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All the Endometriosis Symptoms You Need to Know

All the Endometriosis Symptoms You Need to Know

Many of us have heard the term endometriosis and many wonder if they have endometriosis symptoms. It is tossed about in casual conversation like headache and sprained ankle. But what exactly is it? Unless you have had cause to investigate further than your casual conversations, your knowledge is probably limited to fertility issues and pain in the pelvic area. Well, pelvic pain and infertility are only symptoms caused by endometriosis, not the disease itself.

Endometriosis is a condition where the tissue that lines the inner portion of the uterus grows in the pelvic cavity outside the uterus. The extent of the extrauterine growth is rated on a scale of 1-4, with 4 being the most severe. Endometriosis is fairly common, affecting approximately one is every five females.

Key Points

  • Pain is one of the most common symptoms of endometriosis.
  • Endometriosis can be treated with medication. Sometimes, surgery is necessary.
  • Every now and again, endometriosis does not present with symptoms.

Symptoms of Endometriosis

As mentioned above, pain is one of the most prevalent endometriosis symptoms. The pain associated with endometriosis is varied. It ranges from severe menstrual cramping, that often gets worse over time, to painful intercourse. Dyschezia and dysuria (painful bowel movements and painful urination) are also common. General pelvic pain that is chronic or cyclical in nature, often accompanied by pain in the lower back, is also a calling card of endometriosis. As you may have noticed pain caused by endometriosis can take many forms.

In addition to pain, symptoms other effects of endometriosis are: nausea and vomiting, diarrhea, depression, fatigue, infertility, and lower than average fertility. Despite this long list of symptoms, some women have the condition with no symptoms whatsoever. It is only discovered as a result of medical treatment for other reasons that it is ever found.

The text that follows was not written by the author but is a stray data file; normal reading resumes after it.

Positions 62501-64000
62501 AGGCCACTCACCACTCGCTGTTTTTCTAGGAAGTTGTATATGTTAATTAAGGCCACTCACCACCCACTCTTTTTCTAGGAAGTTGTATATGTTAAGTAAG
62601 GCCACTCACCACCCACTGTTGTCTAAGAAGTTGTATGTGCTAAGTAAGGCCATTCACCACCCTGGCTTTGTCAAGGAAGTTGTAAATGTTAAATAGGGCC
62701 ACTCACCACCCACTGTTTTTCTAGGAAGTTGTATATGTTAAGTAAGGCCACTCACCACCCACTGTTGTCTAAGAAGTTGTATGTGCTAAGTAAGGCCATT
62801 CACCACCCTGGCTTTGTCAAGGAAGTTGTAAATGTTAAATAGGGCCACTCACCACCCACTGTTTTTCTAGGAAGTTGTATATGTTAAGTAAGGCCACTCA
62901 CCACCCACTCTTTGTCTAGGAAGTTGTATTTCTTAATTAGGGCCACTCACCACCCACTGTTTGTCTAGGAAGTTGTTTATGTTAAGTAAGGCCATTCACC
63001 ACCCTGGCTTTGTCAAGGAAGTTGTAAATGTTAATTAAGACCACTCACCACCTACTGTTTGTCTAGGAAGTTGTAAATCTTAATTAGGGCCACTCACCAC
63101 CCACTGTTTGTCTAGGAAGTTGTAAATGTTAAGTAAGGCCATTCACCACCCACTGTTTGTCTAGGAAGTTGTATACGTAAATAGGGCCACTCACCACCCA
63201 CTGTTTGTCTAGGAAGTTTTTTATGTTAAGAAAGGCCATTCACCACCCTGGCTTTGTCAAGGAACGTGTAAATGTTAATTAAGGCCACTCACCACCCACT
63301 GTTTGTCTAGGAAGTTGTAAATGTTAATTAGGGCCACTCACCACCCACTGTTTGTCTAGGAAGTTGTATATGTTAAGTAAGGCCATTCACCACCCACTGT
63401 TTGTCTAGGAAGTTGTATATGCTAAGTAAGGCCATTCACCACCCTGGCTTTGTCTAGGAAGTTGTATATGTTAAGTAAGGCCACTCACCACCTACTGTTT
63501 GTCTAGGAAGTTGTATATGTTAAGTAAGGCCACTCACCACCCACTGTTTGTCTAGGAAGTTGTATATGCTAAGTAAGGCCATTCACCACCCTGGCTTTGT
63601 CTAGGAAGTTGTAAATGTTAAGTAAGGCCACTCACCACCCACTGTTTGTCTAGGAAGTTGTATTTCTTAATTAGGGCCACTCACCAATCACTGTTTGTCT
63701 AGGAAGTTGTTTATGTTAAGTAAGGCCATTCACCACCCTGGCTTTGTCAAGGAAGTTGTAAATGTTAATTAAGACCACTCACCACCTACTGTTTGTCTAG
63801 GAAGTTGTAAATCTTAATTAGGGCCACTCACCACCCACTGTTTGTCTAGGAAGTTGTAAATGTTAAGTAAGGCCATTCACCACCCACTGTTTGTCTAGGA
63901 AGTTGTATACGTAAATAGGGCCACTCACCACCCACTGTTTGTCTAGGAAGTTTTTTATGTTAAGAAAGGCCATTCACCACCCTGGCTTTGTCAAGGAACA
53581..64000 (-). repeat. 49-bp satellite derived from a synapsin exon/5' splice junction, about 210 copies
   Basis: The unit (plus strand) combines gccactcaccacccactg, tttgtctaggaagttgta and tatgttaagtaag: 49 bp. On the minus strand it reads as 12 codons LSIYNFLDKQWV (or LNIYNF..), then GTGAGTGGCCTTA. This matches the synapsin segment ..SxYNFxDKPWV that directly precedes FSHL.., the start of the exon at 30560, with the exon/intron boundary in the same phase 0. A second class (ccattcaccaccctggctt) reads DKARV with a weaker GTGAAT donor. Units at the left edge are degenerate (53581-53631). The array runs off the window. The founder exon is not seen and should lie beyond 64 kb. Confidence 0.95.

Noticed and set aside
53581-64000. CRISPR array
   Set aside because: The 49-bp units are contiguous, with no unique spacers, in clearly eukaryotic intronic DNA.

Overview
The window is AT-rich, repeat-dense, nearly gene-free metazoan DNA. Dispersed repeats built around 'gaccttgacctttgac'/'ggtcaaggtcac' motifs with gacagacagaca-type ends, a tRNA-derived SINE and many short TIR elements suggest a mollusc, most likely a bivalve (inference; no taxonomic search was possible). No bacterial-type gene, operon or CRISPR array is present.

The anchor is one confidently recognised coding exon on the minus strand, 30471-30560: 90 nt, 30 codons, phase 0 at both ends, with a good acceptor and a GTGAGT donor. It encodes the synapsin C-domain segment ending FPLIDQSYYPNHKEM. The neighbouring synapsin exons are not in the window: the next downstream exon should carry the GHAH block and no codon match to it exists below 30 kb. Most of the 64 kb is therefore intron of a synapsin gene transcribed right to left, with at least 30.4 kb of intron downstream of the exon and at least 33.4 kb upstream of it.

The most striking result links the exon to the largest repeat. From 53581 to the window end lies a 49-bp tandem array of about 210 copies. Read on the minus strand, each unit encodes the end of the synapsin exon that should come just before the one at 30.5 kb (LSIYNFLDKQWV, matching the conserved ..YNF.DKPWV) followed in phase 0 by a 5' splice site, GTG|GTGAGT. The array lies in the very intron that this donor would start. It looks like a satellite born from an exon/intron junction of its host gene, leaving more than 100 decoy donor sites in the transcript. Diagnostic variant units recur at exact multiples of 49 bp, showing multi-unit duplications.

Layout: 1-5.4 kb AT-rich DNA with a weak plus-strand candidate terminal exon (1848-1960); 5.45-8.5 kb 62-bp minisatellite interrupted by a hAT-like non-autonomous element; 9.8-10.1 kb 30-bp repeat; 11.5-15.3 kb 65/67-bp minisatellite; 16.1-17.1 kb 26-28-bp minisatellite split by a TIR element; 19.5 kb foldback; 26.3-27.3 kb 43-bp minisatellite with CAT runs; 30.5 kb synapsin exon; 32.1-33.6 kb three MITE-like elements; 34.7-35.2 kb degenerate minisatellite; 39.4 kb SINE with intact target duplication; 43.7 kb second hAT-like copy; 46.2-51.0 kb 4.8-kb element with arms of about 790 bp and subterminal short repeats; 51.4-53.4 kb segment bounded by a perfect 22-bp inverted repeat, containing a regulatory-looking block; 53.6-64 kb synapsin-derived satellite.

Causes of Endometriosis

The precise cause of endometriosis is still up for debate, as is so often the case with the human body despite our medically advanced culture. There are many theories.

What we do know for sure it is that the disease is very much affected by estrogen. In fact, it is dependent on it. That is why almost all cases of endometriosis are in women of reproductive age. Some medical experts theorize that excess estrogen created during a woman’s menstrual cycle encourages the formation of endometrial tissues outside the uterus.

It also does seem to have a genetic link. Women who have a first degree relative with endometriosis are 10 times more likely to have endometriosis than the general population.

In addition to genetics and excess estrogen, weaknesses in the immune system are also being studied as possible causes. Each month during menses many women have a backward flow. This means some of the uterine lining actually sloughs off through the fallopian tubes into the pelvis. The immune system usually clears up the renegade endometrial cells. In women who develop endometriosis, however, this may not be the case.

Find Relief

It is important to talk to your doctor. Treatments range from medication to surgery. Medications like non-steroidal anti-inflammatories are common. Some women find relief with herbal supplements and alternative medicine like wild yam creams or acupuncture.

Laparoscopic surgery can be effective to remove the endometrial growth, but does not guarantee that it won’t come back. Other surgeries include hysterectomy and laparotomy.

In some cases, menopause clears up endometriosis symptoms. Discuss your options with your doctor to decide what is right for you.

Should I Ever Be Concerned About Endometriosis?

Endometriosis is a serious condition and definitely shouldn't be taken lightly. It isn't, however, anything to panic about. You won't die from endometriosis. If you suspect that you have this condition, it's important to talk to a doctor as soon as possible. Ideally, you should make an appointment with an OB/GYN, as this is their area of expertise. Medication or surgery can help improve your quality of life.

Endometriosis is definitely not something to ignore. Ignoring it will only allow symptoms to persist, and possibly get worse. It could affect your fertility. Nobody wants to face the idea of something being wrong with their body, but unfortunately it's often something we have to do. Don't feel alone; many women suffer from this condition. If you're struggling to accept your endometriosis diagnosis or the symptoms that come along with it, talk to your doctor about getting mental health help.

Do not take the content of this article as professional medical adviceIt's important to exercise due diligence when obtaining relevant information in matters pertaining to your health. Always consult with your healthcare provider before making any medical decisions.

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